In order for you to effectively resist these changes, you need to have a basic understanding of employment contracts, what the law allows your employer to do your rights and the options available to you. No matter how you choose to resolve the matter, in this sort of employment relationship problem you should always start by raising a formal grievance. This guide includes explanations of current relevant case law and legal terms. It provides you with the tools to raise an effective grievance about unauthorised changes to your employment contract.

     

     


  • Surviving a disciplinary investigation at work by: Employee Rescue £17.99

    What is a disciplinary investigation?

    A disciplinary investigation is a fact-finding mission. No more and no less. The purpose is to find out on the balance of probabilities whether there is a case to answer. It is not an exercise to find out whether an employee is guilty or not. Workplace investigations can be carried out in a variety of situations, and not just in disciplinary action. Investigations happen for example where there are;

    • Matters of misconduct
    • Capability
    • Bullying and harassment
    • Absence
    • Grievances
    • Whistleblowing allegations

    You continue to have employment rights during the investigation.  The ACAS Code of Practice on Disciplinary and Grievance Procedures applies to any matters relating to discipline. Your employer has a legal duty to act reasonably and use a fair procedure. The ACAS Guide gives directions on what it is to act reasonably and fairly, and the duties are further developed by the Courts and Tribunals in case law.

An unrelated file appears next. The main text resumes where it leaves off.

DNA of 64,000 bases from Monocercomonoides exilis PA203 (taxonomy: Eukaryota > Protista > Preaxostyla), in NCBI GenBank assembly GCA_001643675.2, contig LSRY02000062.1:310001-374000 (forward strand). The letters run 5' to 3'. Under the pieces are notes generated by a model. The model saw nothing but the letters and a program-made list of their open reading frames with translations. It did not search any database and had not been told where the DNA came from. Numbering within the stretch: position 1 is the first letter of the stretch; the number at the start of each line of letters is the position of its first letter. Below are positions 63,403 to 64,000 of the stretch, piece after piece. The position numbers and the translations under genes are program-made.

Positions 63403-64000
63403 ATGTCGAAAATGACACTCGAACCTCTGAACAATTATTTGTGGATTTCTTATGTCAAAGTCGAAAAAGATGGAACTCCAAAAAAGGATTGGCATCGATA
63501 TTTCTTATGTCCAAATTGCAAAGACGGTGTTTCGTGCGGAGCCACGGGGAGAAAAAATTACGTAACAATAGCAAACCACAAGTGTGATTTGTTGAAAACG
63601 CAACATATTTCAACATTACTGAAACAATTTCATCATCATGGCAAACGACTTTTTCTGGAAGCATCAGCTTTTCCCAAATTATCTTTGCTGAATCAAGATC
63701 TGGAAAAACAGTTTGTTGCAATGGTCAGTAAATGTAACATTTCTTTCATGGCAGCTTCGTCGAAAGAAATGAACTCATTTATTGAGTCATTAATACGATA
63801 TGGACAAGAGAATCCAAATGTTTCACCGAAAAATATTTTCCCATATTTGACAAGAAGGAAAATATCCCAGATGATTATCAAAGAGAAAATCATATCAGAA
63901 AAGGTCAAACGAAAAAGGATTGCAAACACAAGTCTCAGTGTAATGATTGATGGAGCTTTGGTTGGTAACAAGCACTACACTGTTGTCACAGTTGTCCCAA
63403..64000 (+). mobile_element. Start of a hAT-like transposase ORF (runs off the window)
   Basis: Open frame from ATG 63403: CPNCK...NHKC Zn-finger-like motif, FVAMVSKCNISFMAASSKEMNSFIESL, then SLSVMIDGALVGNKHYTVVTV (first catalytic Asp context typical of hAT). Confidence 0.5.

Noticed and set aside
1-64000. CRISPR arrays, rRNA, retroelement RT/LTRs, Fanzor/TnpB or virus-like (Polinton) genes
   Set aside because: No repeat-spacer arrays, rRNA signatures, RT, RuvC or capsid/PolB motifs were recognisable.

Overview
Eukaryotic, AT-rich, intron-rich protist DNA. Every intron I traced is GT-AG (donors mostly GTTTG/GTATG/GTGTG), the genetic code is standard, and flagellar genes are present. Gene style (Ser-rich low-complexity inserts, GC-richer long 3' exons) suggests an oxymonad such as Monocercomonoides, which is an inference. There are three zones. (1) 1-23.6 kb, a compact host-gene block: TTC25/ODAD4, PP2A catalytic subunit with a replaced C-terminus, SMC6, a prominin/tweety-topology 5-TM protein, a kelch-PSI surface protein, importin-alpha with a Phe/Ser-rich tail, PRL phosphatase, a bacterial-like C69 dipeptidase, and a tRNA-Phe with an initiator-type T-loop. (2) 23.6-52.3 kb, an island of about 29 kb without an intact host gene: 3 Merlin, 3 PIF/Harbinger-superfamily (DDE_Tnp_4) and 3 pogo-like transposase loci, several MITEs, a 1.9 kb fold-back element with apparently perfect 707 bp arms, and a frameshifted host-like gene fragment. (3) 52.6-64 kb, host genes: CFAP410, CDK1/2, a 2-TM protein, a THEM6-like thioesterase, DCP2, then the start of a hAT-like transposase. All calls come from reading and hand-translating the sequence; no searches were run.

This e-book is your essential step-by-step guide to the workplace investigation process. It includes templates for witness statements and preparing your chronology. It does not just regurgitate generic information about internal investigation, but supplies you with directions on law and processes that you can apply to your own situation. The book has 61 pages of guidance which includes;

    Preparing your statement of defence
    Your rights in whistle-blowing investigations
    The allegations against you
    The investigation/fact-finding meeting
    Your right to confidentiality
    The evidence against you
    Witnesses and witness statements (including anonymous witnesses)
    Investigation of criminal offences at work

     


  • Surviving a workplace suspension by: Employee Rescue £17.99

    This e-book is your essential step-by-step guide to Suspension.  It provides you with information on your legal rights and remedies available to you…flip book over for more


  • The Disciplinary Hearing by: Employee Rescue £17.99

    Your Employer can discipline you for conduct, capability or some other substantial reason. This book provides all the information, templates and guidelines that you need to help you through the disciplinary hearing.

    What is a Disciplinary Hearing?

    A disciplinary hearing is a meeting facilitated by your Employer to discuss allegations against you and to give you an opportunity to respond to those allegations. Your Employer can discipline you for conduct, capability or some other substantial reason. S13 (4) Employment Relations Act 1999 says that a disciplinary hearing is a hearing which could result in the administration of a formal warning to a worker by his employer, the taking of some other action in respect of a worker by his employer, or the confirmation of a warning issued or some other action taken. In 48 pages, this e-book guides you through your legal rights throughout the process, with tips, templates and tactics on what to do and how to protect yourself.

    This guide gives you valuable guidance on the entire process. It is essential if you want to give yourself the best chance of a good outcome, and to have a strong employment tribunal claim or settlement if you should have to leave your job. The guide is your essential step-by-step guide to the Disciplinary Hearing Process. It is supplemented by free information on the I don’t want to lose my job section of the website. It covers everything you need to know, taking you quickly and simply through essential information on;

    • How to write your statement of defence
    • How to prepare for the disciplinary hearing
    • Your right to be accompanied
    • The evidence against you
    • The allegations against you
    • Witness Statements

    And much more……